The trial court granted the second motion but on a different ground. The court reasoned that when a trial court "enters an order discharging the stakeholder, then, in essence, the fund becomes the party, not the party that deposited the funds. So the claims have to [be] directed against the money as opposed to the [stakeholder]." Although Burt, Vetterlein argued that it had an independent claim against First Interstate for breach of contract, the trial court concluded that if Burt, Vetterlein wanted to raise that issue, it should have pled its cross-claim before the trial court entered the discharge order. It accordingly granted First Interstate's second summary judgment motion and entered a final judgment in the bank's favor pursuant to ORCP 67 B. Burt, Vetterlein appeals from that judgment.

On appeal, the debate centers on the effect of the March 5, 1991, discharge order.(4) Burt Vetterlein argues that the order released First Interstate from liability as to the funds deposited but not from any independent claim that Burt, Vetterlein may have against the bank. It contends that the trial court's ruling on First Interstate's first motion for summary judgment established that proposition. First Interstate responds that the trial court correctly granted its second summary judgment motion, but it does not urge us to adopt the trial court's reasoning. Rather, First Interstate starts from the proposition that "the 'refusal to pay' [that forms the basis for Burt, Vetterlein's breach of contract claim] occurred when the Bank deposited the proceeds into court." It follows, First Interstate reasons, that "[t]he order allowing the Bank to deposit the proceeds expressly discharged the Bank from liability for doing so." Additionally, First Interstate contends that the purpose of interpleader would be defeated if Burt, Vetterlein could pursue a claim against it for depositing the funds.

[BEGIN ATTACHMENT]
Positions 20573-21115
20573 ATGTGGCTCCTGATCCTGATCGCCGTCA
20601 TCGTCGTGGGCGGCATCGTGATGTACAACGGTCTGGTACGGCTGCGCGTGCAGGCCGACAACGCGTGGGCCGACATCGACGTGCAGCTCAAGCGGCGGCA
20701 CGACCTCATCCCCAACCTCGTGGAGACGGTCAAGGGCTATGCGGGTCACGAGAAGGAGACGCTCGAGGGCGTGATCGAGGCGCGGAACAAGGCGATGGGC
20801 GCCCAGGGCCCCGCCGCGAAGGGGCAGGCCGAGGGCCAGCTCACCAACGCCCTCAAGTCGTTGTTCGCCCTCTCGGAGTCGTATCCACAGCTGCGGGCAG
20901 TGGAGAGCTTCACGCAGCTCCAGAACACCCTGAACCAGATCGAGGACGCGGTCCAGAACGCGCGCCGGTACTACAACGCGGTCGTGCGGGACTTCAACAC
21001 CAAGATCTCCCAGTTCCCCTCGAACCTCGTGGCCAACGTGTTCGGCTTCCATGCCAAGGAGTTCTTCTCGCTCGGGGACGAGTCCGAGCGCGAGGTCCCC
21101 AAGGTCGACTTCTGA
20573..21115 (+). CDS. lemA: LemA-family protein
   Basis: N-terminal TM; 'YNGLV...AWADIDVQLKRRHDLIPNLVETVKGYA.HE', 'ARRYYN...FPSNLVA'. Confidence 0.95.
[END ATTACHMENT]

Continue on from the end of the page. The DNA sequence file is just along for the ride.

Before turning to the arguments First Interstate makes, it is perhaps helpful to note the arguments that it has not made. First Interstate has not argued that if the alleged breach occurred before it deposited the proceeds with the court, it has some other basis for saying that the discharge order released it from liability for that breach. Nor has it argued that it has a defense to Burt, Vetterlein's breach of contract claim independent of the discharge order that may be resolved on summary judgment.(5) Rather, First Interstate's defense of the trial court's ruling begins and ends with the proposition that the act that gave rise to Burt, Vetterlein's damages occurred when First Interstate deposited the proceeds with the court pursuant to the court's order.